Due to recent technology innovation and consumer adoption of location sharing, SMB’s can now use the same tools as big brands.
By Pehr Luedtke and Melanie Kalemba
At the height of the Thanksgiving shopping season, Small Business Saturday inspires millions of Americans to visit local stores.
Last year, over 95 million consumers shopped local. They spent $16.2 billion, accounting for an estimated 35 percent of their holiday gift budget — presenting tremendous opportunities for small and medium-sized businesses.
Free online resources such as American Express’ marketing collateral site and social media promotions such as the #ShopSmall movement on Twitter can help small and medium-sized businesses (SMBs) take advantage of Small Business Saturday.
However, if local business owners use only the standard marketing playbook, they may be leaving profits on the sideline. What more can they do?
Location-based mobile advertising is the perfect advertising strategy. Due to recent technology innovation and consumer adoption of location sharing, SMBs can now use the same tools as big brands.
Here’s why hyper-local mobile advertising is right for SMBs.
Reach Your Customers Where They Are
Our phones are with us all day long. They are the first screen we look at in the morning and the last one we see at night. Americans spend more time with their phones than any other device.
It’s not just time, it’s also numbers. Seventy-two percent of US consumers have a smartphone. Because smartphones are so connected to our daily life, they are an essential place to message shoppers.
Data based on real-world behavior is a powerful way to determine if consumers are interested in certain products or services.
Let’s say an owner of a yoga studio wants to reach people who lead healthy lifestyles. We can infer that people who go to gyms, use jogging paths or visit health food stores would be interested in information about yoga classes.
Location-based audiences are built on this type of visitation data. Many location-based advertising specialists take this anonymous behavioral data, consolidate it and create audiences based on people’s habitual activities. This helps advertisers reach consumers who are genuinely interested in their products or services. When messages are relevant and meaningful, they’re not intrusive, they’re helpful.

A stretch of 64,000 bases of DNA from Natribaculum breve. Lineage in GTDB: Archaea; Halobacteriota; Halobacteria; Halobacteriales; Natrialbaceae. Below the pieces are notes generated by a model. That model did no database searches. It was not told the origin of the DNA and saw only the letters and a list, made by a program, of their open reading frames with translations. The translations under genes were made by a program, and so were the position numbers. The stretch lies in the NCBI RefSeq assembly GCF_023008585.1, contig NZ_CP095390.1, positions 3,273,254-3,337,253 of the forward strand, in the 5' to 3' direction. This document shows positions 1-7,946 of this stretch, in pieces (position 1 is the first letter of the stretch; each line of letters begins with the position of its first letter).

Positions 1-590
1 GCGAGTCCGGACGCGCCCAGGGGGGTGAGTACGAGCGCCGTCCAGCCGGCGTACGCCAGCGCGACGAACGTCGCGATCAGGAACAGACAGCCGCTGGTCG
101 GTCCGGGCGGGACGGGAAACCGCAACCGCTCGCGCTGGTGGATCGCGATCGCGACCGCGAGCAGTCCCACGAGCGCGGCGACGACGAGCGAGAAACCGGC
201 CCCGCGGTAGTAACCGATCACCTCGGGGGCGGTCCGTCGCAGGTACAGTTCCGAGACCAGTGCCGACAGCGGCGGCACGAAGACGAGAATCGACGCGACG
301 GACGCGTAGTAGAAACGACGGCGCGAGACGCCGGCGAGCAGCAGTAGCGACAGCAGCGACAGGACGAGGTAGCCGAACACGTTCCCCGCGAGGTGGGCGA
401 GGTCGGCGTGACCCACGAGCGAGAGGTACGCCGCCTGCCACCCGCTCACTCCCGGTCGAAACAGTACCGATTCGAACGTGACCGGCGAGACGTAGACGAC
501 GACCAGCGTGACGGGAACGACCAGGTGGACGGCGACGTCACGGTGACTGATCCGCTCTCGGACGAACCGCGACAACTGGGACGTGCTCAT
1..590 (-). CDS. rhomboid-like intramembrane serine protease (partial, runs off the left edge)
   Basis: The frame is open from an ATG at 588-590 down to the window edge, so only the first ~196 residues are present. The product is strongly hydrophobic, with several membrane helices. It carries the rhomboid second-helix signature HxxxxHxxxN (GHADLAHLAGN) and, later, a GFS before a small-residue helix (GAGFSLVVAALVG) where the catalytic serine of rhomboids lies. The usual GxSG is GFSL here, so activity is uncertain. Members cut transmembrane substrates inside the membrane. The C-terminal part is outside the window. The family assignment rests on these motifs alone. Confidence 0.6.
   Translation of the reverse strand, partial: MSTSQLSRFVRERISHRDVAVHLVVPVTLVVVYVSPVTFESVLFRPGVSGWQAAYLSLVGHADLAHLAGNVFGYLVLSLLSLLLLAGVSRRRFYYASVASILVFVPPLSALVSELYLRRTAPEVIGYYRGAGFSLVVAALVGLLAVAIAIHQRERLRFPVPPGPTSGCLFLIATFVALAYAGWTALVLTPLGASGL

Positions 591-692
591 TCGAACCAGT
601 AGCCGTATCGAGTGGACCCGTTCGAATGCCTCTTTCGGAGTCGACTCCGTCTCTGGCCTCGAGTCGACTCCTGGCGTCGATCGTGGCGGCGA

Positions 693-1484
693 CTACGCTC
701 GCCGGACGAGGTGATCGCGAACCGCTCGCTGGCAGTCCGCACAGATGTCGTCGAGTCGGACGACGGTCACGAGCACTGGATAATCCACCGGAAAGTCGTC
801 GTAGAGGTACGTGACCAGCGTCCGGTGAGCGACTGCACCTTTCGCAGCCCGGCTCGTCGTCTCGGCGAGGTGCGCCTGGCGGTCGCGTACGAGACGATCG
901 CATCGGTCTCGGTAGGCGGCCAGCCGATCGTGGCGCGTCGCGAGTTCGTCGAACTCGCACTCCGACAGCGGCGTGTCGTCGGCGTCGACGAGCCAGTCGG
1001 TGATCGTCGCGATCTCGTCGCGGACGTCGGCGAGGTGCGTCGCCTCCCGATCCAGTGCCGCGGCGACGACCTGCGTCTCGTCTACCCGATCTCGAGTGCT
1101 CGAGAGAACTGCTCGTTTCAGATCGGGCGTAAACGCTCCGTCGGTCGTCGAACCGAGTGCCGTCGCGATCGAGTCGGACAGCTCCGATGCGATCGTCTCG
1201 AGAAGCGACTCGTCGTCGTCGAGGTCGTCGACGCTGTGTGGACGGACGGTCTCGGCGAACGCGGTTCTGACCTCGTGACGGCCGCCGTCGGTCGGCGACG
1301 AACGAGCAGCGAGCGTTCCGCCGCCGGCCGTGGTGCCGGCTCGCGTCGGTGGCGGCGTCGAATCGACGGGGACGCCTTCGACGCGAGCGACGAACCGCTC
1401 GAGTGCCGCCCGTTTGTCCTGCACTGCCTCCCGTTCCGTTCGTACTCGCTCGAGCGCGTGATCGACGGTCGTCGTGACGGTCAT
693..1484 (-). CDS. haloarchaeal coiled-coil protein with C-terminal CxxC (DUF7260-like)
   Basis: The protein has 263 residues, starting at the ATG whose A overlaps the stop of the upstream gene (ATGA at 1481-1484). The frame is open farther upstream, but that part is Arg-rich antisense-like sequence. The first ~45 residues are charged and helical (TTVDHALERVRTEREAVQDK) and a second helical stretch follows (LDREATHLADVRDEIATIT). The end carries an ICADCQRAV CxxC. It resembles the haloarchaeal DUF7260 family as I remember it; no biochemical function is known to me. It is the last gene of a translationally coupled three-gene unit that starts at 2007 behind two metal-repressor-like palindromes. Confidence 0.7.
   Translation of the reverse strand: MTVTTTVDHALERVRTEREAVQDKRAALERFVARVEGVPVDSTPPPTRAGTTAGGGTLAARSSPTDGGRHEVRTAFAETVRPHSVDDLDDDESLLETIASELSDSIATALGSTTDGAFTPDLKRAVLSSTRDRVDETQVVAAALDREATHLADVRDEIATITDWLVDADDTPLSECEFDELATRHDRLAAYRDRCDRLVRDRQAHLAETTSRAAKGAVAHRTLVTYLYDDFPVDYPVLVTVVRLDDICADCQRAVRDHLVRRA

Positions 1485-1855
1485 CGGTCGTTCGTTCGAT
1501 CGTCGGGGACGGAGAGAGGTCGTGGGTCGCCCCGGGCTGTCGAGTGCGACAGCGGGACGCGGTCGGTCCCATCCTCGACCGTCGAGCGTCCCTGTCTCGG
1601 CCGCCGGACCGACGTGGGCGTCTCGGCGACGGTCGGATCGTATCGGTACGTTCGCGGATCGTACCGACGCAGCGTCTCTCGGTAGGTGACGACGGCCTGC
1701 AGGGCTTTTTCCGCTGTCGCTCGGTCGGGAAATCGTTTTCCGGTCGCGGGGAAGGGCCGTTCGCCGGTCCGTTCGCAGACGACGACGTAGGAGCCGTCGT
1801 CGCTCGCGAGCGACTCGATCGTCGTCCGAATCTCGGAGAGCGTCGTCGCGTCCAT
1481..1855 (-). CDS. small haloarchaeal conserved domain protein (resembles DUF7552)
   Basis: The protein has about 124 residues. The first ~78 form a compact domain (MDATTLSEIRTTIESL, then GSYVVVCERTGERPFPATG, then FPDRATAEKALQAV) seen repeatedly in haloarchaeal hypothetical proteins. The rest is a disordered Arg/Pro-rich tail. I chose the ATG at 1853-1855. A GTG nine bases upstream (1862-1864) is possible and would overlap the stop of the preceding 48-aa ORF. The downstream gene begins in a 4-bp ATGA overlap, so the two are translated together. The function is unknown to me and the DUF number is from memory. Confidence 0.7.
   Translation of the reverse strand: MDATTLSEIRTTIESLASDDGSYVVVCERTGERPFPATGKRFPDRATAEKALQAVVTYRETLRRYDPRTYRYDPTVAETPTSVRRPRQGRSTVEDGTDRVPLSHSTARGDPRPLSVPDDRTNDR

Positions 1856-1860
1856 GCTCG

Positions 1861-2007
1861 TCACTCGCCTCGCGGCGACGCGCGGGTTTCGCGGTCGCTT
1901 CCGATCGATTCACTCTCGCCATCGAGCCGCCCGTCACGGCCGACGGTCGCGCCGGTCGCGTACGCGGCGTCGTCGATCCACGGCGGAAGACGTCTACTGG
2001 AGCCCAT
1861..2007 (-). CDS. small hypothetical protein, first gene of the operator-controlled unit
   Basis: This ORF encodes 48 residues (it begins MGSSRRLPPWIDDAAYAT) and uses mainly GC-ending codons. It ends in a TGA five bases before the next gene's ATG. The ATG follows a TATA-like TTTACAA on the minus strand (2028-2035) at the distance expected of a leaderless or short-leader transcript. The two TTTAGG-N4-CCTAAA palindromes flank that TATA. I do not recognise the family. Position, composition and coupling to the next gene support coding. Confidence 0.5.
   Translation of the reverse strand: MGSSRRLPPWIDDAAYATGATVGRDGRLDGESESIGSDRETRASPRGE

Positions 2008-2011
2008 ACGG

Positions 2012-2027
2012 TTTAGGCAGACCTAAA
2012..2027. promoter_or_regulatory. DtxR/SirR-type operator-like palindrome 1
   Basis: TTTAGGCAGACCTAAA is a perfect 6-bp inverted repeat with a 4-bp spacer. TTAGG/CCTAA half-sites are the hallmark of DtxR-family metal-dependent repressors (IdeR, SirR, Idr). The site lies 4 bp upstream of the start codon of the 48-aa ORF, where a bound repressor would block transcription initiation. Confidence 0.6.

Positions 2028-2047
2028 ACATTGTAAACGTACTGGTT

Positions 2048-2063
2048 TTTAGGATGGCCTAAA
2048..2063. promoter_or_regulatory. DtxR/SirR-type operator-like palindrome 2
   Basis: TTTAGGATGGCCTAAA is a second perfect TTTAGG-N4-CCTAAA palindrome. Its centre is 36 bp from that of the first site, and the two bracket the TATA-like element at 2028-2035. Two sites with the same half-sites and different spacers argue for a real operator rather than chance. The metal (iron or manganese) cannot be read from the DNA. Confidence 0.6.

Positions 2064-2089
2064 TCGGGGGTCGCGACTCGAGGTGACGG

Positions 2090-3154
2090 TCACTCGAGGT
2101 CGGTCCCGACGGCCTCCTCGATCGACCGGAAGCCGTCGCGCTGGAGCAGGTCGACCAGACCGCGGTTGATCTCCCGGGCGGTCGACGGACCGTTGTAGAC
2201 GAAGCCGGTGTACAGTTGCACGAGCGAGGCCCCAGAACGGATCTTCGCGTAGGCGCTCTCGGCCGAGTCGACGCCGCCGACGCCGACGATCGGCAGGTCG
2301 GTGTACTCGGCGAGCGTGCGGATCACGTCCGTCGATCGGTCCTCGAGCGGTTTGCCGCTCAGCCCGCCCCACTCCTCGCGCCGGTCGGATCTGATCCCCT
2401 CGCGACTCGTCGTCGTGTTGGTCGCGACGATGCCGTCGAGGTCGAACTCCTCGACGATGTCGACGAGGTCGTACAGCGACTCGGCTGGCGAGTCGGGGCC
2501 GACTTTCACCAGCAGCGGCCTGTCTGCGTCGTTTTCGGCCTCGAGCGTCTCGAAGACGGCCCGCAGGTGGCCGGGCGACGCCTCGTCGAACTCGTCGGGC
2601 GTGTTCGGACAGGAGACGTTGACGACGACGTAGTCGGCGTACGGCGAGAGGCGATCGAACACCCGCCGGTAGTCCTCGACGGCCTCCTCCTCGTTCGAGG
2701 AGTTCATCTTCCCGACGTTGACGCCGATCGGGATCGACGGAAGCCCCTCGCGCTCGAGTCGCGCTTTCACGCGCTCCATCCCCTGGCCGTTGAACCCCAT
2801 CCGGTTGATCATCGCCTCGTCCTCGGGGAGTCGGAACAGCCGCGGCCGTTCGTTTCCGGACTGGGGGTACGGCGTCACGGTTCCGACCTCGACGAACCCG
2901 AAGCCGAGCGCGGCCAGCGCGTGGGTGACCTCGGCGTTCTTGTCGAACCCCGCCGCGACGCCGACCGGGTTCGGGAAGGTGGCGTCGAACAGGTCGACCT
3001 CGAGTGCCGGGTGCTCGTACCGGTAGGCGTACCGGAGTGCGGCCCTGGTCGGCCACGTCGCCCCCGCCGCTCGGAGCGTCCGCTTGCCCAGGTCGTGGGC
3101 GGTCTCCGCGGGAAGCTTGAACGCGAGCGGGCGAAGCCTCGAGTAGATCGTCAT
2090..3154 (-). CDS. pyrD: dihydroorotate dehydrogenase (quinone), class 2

Proximity Marketing and Geo-Aware Creative
Proximity marketing is another effective tactic. Small businesses can reach consumers in striking distance of their shops.
On Small Business Saturday, shoppers get hungry too. Local restaurants can serve ads to people nearby. Ads with dynamic geo-aware content such as maps, store distances and directions, can help hungry folks get food fast.
Advertisers can also go after the competition’s customers with geo-conquesting. This tactic serves ads within a range around competitor locations. Ads with coupons or other promotions will incentivize consumers to try the advertisers’ business.
Check the Results: Did It Work?
How do you know if that ad investment was effective? Every type of advertising impacts people differently. Geo-fencing tactics that inspire consumers to act now can have immediate results. On the other hand, audience-focused campaigns typically see benefits over a longer timeframe.
Furthermore, traditional digital metrics such as Click Through Rate (CTR) only tell part of the story. Larger campaigns can correlate advertising to in-store visits, letting advertisers know if people who saw their ad really visited their store.
However, not all foot-traffic studies are equally reliable. To ensure a study is valid, one key question advertisers should ask is, “where was the location data sourced?” If the data is sourced only from third parties such as exchanges, and not directly from mobile app publishers, that should raise red flags — according to eMarketer up to 80 percent of location data on the exchanges is unreliable. Location-based advertising is only as good as the data that powers it.
Make the Most of It
SMBs are primed to benefit from Small Business Saturday — consumers plan to spend one-third of their holiday shopping budget at small businesses, according to American Express.
Most SMBs are sure to get a morsel of that opportunity. However, the ones that promote themselves actively, with strategies such as location-based mobile advertising, will enjoy a bigger piece of the pie.
Pehr Luedtke is the SVP of Business Development for Valassis Digital. In this role, he is responsible for partner development, channel strategy and product innovation.
Melanie Kalemba is responsible for enterprise sales, operations and delivery at Verve. As GM and SVP for Verve Enterprise she leads the company’s business strategy and revenue generation.
This article first appeared on CMSWire.com
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Verve analyzed the behavior and profiles of people attending each of these high foot-traffic events. Here’s what we learned.